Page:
HIEA 208 Study Guide

HIEA 208 Study Guide - “Ancient Japan’s Korean Connection” Article analyzes relations among the people’s of the Korean peninsula and the

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Unformatted text preview: “Ancient Japan’s Korean Connection” Article analyzes relations among the people’s of the Korean peninsula and the Japanese archipelago between 350 – 700 AD from an archaeological perspective. Previous debates about the Korean/Japanese relationship: • “Horserider theory” vs. theory that the Japanese court controlled the southern Korean states of Kaya, Paekche, and Silla between 350 and 562 AD • Now theory is a middle position between those 2 theories • Scholars have shown that peninsular peoples transmitted a huge volume of materials, technologies, etc. to Japan • Peoples of Korea acted as middlemen, distributing ideas that had been formed elsewhere • 4 mechanisms encouraged this influx: • Minimal trade • Large-scale immigration • Plundering by Japanese troops fighting in Korea • Foreign policies of states of Paekche and Koguryo. Japanese chieftains wanting technology transfers were obliged to send troops to intervene in peninsular wars on behalf of the donor gov. • This essay seeks to reinforce the Japanese debt to the Korean peoples and point out that the rise of complex states in Japan and Korea was intimately interrelated One can organize all of the items transmitted to Japan in 3 categories: • those for which the imprint of the peninsular peoples was essential (iron, etc.) • korea transmitted some items from china long after their invention (ditch technology, silk-weaving, writing). • Long interval leaves open possibility that Korean people refined them or altered them • Many items were mediated soon after their appearance in E Asia (Buddhism, law codes, etc.) Uses a few examples to illustrate this: Iron: • Chinese first began using ferrous techniques around 500 BC. Required large input of labor and a sophisticated heating technology (huge furnaces), but had the advantage of being efficient and could make large-scale production. • In Mediterranean region, technicians smelted ore in a small furnace called a “bloomery” and formed it through smithing methods • By 400 bc, Chinese methods along with others were available to the Korean peoples. Koreans by and large preferred the simpler method Dfiferent ways of examining iron production. One is to envision 3 periods of production: • 400 bc- 100 bc : iron products entered the N and gradually flowed southward—evidence of mining and iron working slim • 100 bc – 300 AD saw major expansion of iron working in korea • 300 AD to 700, correlated with state formation, encompassed mass manufacture of heavy iron armor, weapons, and tools • This method correlates well with the story in Japan. Entered Japan about 300 BC. The amount of iron began to increase dramatically in the archipelago in the second and third centuries AD. Production expanded in S Korea and archeological remnants of large amounts of iron are probably Korean in origin. Nearly all of the first Japanese weapons and tools came from Korea....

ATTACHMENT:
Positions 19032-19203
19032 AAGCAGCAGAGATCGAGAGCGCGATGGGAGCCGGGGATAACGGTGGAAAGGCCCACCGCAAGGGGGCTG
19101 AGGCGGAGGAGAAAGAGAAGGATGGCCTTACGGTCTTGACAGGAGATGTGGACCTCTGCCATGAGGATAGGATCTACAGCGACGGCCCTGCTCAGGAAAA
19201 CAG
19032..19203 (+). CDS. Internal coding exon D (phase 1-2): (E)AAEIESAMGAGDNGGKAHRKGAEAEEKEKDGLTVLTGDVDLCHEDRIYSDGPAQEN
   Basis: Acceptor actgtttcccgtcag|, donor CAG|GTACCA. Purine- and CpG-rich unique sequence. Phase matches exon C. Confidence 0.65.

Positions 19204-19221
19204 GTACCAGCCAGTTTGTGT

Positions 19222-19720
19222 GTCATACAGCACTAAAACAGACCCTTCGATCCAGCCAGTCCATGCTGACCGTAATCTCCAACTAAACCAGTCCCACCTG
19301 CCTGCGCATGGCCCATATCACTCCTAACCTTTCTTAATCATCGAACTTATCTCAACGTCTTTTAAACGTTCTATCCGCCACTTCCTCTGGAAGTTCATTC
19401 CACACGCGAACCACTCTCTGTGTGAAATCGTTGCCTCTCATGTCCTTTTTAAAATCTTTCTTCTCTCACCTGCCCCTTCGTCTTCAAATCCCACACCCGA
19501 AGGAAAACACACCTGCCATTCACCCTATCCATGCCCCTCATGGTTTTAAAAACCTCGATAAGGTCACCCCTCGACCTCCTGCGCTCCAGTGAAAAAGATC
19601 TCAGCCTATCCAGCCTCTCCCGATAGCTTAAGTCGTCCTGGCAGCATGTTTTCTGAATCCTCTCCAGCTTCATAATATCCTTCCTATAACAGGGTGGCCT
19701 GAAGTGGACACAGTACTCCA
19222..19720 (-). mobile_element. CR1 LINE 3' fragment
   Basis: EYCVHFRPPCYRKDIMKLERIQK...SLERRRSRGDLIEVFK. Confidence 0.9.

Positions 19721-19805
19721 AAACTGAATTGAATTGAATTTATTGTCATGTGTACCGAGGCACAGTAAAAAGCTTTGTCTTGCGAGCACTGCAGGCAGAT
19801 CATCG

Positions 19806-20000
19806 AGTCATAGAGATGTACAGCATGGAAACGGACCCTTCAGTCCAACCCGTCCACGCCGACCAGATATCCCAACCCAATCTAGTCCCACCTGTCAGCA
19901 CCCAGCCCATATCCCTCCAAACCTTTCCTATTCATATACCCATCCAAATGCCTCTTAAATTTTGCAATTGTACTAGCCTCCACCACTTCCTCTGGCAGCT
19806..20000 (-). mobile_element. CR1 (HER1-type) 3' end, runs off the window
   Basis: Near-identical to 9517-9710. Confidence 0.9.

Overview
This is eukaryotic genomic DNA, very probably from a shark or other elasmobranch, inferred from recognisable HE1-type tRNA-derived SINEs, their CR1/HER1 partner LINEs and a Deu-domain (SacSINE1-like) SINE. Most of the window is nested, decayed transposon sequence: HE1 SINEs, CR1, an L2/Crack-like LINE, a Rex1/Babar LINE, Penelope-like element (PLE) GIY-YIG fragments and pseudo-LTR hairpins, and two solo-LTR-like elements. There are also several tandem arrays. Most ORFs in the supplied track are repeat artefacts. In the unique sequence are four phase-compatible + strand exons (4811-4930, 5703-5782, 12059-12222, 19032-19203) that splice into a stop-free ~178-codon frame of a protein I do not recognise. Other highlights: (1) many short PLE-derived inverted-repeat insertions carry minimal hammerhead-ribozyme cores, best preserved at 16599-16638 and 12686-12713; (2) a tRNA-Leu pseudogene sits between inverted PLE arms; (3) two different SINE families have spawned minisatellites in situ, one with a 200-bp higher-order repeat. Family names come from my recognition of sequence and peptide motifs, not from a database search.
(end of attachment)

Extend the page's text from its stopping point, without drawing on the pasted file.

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This note was uploaded on 04/08/2008 for the course ECON 206 taught by Professor Thomas during the Fall '07 term at UVA.

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HIEA 208 Study Guide - “Ancient Japan’s Korean Connection” Article analyzes relations among the people’s of the Korean peninsula and the

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